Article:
Most likely, large commercial banks will quickly enter the industry, but smaller regional banks will likely stay away due to the fear of large fines from regulators.
These new regulations are intended to help marijuana industry transactions to “move from the shadows,” said Mrs. Calvery, director of the Treasury’s Financial Crimes Enforcement Network.
Even with these new federal regulations, many financial institutions are likely to remain cautious. Some banking industry experts have mentioned that nothing short of Congressional action will permit the banking industry to partner with marijuana industry businesses.
This new-found tolerance by the fed for legitimate state-run marijuana industries is a huge victory for the marijuana industry and banks.
Recreational accepting credit cards, even though the credit card giants say its against their rules.
This is because the credit card companies and merchant processors are overlooking loopholes and/or not enforcing company rules (which are to abide by the federal law, which states that marijuana and the transaction of it are illegal).
Visa stated that it follows federal laws and tries to prevent its network from being used unlawfully. It also added that “given the federal government’s position, and recognizing this is an evolving legal matter with different standards applicable in different states, our local merchant acquirers are best suited to make any determination about potential illegality.”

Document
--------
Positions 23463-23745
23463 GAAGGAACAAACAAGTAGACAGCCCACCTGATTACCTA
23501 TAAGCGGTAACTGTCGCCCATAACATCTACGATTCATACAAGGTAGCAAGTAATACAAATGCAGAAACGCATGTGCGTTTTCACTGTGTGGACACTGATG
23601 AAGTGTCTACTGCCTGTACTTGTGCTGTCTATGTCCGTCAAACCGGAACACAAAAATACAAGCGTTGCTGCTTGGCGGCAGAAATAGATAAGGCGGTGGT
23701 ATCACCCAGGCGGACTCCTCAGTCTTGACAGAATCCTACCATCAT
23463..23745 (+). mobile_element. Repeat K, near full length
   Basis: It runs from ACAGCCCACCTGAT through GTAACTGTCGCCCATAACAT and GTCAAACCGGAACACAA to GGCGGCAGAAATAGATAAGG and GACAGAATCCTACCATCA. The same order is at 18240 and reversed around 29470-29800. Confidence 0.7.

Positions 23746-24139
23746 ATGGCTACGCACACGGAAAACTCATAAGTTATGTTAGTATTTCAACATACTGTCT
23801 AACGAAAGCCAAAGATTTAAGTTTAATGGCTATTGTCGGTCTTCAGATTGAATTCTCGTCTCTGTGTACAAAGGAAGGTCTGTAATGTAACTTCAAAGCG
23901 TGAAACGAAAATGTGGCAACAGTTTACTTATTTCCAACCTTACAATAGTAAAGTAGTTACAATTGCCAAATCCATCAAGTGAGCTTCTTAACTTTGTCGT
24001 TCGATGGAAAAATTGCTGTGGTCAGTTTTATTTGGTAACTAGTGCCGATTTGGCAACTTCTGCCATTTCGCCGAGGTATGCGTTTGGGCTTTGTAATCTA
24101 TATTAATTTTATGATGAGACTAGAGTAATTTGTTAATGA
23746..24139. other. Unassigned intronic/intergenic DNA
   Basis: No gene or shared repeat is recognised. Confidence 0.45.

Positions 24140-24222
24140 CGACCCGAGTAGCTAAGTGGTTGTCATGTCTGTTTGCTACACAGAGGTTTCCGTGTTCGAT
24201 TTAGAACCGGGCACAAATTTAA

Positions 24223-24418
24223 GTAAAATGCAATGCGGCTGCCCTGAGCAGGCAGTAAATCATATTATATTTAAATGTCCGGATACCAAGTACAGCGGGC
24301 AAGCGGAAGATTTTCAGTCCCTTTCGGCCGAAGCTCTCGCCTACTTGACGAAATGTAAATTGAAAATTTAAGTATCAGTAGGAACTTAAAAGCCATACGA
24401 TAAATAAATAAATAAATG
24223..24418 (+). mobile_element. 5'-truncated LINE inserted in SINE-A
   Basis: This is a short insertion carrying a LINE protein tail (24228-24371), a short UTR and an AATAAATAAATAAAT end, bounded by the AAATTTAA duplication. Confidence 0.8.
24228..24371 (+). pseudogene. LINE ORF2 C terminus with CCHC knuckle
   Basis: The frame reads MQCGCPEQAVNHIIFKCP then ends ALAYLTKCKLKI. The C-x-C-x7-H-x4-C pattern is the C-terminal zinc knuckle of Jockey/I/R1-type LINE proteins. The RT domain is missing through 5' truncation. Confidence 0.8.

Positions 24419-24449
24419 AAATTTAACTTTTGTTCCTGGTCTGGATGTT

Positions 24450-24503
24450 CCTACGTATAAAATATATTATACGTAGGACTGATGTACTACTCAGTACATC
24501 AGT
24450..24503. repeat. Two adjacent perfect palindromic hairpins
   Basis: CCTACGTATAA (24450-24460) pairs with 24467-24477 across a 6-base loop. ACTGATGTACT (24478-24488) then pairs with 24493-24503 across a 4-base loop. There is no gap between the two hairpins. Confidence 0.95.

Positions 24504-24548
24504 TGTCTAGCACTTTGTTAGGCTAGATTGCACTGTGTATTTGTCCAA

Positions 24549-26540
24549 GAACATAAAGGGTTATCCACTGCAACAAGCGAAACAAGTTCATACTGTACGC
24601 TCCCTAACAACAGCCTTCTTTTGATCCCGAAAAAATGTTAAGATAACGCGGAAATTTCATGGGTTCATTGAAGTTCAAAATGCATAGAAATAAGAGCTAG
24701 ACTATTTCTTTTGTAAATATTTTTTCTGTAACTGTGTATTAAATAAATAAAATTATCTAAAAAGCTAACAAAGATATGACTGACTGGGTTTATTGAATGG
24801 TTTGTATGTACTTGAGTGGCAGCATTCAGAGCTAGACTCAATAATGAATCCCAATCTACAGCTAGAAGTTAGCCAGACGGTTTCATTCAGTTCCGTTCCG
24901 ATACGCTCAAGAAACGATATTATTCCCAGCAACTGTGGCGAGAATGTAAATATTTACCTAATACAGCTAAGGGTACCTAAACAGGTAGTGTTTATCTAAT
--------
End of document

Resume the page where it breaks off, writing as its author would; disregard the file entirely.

In other words, dispensaries can obtain a credit card merchant processing account to make card transactions, but they’ll have to be very careful with the terminology used on their application.
Lance Ott of Guardian Data Systems, a small business ATM and credit-card processor, does not believe the credit card companies have eased up at all. He thinks that dispensaries are taking advantage of loopholes, such as mis-coding their business category as general health. He said the card companies have not yet loosened their standards.
One thing is certain, as soon as one major credit card company and one major bank decide to accept legal marijuana-related businesses as clients, those companies are going to make a fortune and they will probably open the floodgates for other card companies and banks wanting into the marijuana industry.
Canada is beginning what it believes will be a $1.3 billionfree market this week to replace the homegrown marijuana production with large-scale quality-controlled marijuana production.
According to government estimates, the new medical marijuana free market could eventually serve upwards of 450,000 Canadians.